Dwan’s performance is also distinguished by the selected moments of sudden anger and aggression she injects into her speeches in all three plays, emphases entirely her own that suggest specific character traits and hence vie pointedly with the presumed characterlessness of the figures. Her “vehement refusals,” for instance (the words “no . . . she” in in Not I’s “what? . . “who? . . no! . . she!” refrain), are punched out especially hard, implying that that act of self-denial is a sort of petulant obsession with her. In Footfalls, her punched phrases include “so little” and “it all,” signaling special resentment at the idea of youth and bodily health, and contempt for the prospect of concrete existence. Dwan uses her own recorded voice for May’s mother in Footfalls, altered to sound gravelly and aged, and at times she moves her mouth along with the tape. This is yet another strange and original effect, which adds marvelously to the general ghostliness and blends with the numerous repetitions of “time she stopped” by the “prematurely old” woman named W in Rockaby.
Asmus and Dwan’s Rockaby is as subtle, carefully modulated and gripping as this play has ever been. The four “mores” are like scraped bowstrings, heartbreakingly plaintive and distinctly doubtful at the last. The rocking chair, angled and about eight feet off center, rocks notably slower than I’ve seen it before and moves in very dim light, so that Dwan’s face almost wholly disappears on the back rocks and is never more than half lit on the forward ones. Only when the chair stops on the “mores” is her head completely lit, and also when it falls with indeterminate finality at the end, her face an ambiguous mask of grief, despair and relief rolled into one.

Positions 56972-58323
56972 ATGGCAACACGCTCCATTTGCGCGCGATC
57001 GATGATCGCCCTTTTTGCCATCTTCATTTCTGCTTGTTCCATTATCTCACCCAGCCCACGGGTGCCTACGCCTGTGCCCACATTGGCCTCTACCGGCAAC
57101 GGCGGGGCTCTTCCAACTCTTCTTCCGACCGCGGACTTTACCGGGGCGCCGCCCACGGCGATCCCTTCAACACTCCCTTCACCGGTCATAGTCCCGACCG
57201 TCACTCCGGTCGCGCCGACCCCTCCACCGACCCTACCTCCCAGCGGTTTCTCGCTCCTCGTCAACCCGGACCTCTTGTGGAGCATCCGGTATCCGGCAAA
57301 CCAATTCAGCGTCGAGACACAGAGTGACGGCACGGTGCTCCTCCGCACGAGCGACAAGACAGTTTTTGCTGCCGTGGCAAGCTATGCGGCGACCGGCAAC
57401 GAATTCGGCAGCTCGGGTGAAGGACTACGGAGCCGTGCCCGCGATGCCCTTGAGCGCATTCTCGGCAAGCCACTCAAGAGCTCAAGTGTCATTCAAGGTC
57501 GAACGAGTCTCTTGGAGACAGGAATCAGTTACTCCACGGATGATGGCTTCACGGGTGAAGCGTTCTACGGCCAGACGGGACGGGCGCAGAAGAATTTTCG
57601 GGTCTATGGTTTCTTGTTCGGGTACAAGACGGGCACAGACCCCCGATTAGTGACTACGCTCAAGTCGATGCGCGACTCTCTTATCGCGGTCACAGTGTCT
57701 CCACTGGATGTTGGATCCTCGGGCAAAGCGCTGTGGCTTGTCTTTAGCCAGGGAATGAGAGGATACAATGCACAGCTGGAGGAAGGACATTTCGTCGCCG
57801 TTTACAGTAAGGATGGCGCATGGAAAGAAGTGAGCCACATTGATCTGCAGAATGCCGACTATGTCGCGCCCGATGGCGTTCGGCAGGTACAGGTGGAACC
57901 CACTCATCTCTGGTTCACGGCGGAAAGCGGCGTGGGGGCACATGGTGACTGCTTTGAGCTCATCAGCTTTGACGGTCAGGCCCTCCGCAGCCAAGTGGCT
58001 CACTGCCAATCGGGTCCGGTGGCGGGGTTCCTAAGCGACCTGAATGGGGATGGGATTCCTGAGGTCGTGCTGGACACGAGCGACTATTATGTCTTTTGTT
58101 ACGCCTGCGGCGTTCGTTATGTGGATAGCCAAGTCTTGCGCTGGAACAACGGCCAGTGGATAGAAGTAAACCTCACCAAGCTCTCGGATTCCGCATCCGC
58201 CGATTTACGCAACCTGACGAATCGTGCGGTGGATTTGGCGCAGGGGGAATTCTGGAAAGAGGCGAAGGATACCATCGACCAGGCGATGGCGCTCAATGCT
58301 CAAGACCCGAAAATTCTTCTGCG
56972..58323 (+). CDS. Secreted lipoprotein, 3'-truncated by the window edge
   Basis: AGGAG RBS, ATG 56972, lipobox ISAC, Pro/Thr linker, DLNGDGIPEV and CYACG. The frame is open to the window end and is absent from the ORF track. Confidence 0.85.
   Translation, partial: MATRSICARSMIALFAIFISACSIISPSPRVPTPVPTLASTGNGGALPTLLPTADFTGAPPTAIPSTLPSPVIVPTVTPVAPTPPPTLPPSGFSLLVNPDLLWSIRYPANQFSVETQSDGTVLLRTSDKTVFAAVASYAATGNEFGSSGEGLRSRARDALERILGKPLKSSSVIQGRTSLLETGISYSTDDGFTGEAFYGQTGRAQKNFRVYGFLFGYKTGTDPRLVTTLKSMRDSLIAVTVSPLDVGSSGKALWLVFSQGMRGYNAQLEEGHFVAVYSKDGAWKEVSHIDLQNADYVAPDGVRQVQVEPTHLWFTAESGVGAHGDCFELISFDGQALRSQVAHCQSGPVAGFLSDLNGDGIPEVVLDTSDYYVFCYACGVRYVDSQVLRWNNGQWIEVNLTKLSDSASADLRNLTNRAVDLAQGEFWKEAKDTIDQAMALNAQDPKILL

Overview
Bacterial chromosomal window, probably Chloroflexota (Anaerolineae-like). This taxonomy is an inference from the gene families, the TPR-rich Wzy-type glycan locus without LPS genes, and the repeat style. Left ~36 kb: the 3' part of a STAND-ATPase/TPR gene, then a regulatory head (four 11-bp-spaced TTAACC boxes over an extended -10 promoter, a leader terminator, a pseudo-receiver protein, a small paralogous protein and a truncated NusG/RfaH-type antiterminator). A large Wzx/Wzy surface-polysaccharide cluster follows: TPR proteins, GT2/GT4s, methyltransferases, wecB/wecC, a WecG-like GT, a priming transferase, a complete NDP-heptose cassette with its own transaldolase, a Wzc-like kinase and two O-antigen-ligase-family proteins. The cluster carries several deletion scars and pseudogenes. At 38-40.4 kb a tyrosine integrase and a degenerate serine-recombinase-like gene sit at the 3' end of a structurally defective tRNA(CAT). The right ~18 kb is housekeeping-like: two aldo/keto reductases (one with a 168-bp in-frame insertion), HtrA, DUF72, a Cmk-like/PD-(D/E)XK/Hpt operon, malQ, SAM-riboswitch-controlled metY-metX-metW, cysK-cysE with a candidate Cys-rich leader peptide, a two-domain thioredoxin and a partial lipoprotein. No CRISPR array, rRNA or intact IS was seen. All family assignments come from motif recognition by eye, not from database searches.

For all this achievement, it must be said—emphatically—that these plays are not well served by a theater as large as the 834-seat BAM Harvey. The Royal Court (capacity 465) where they originated was itself too large to do them full justice, certainly for viewers in the rear, because not enough detail can possibly be discerned in the stage compositions. All Beckett’s late plays require a particular theatrical encounter to carry at full power: they must present a punctiliously crafted picture, a precise stage tableau upon which viewers may meditate as they consider what relation it bears to the flow of ambiguous words emanating from it. Yet beyond, say, row L at the Harvey Dwan’s Mouth is so small it looks like little more than a quivering red dot. Hence all its qualities of allure and horror must be inferred, or taken on faith. The vocal recordings in all three plays are also too hushed to be properly heard throughout the Harvey. This is not a new problem, alas. These same complaints were widely heard when Not I had its American premiere in 1972 at the 299-seat Forum Theater (now the Mitzi Newhouse) at Lincoln Center.
I am not among those prepared to write off this sort of loss as an acceptable adjunct to Beckett’s growing classicism and popularity. There are other ways to give thousands access to the work. In 1984, Whitelaw performed Footfalls and Rockaby for two months at the 99-seat Samuel Beckett Theatre on Theatre Row, and would have continued had ticket sales thrived. The previous year, David Warrilow performed Ohio Impromptu, Catastrophe and What Where at the 99-seat Harold Clurman Theater 350 times, over ten months. In other words, most people who wanted to see these plays, saw them back then because the artists and producers dedicated themselves to long runs. And everyone who was there could distinguish every unforgettable murmur, facial crease, gesture and final breath.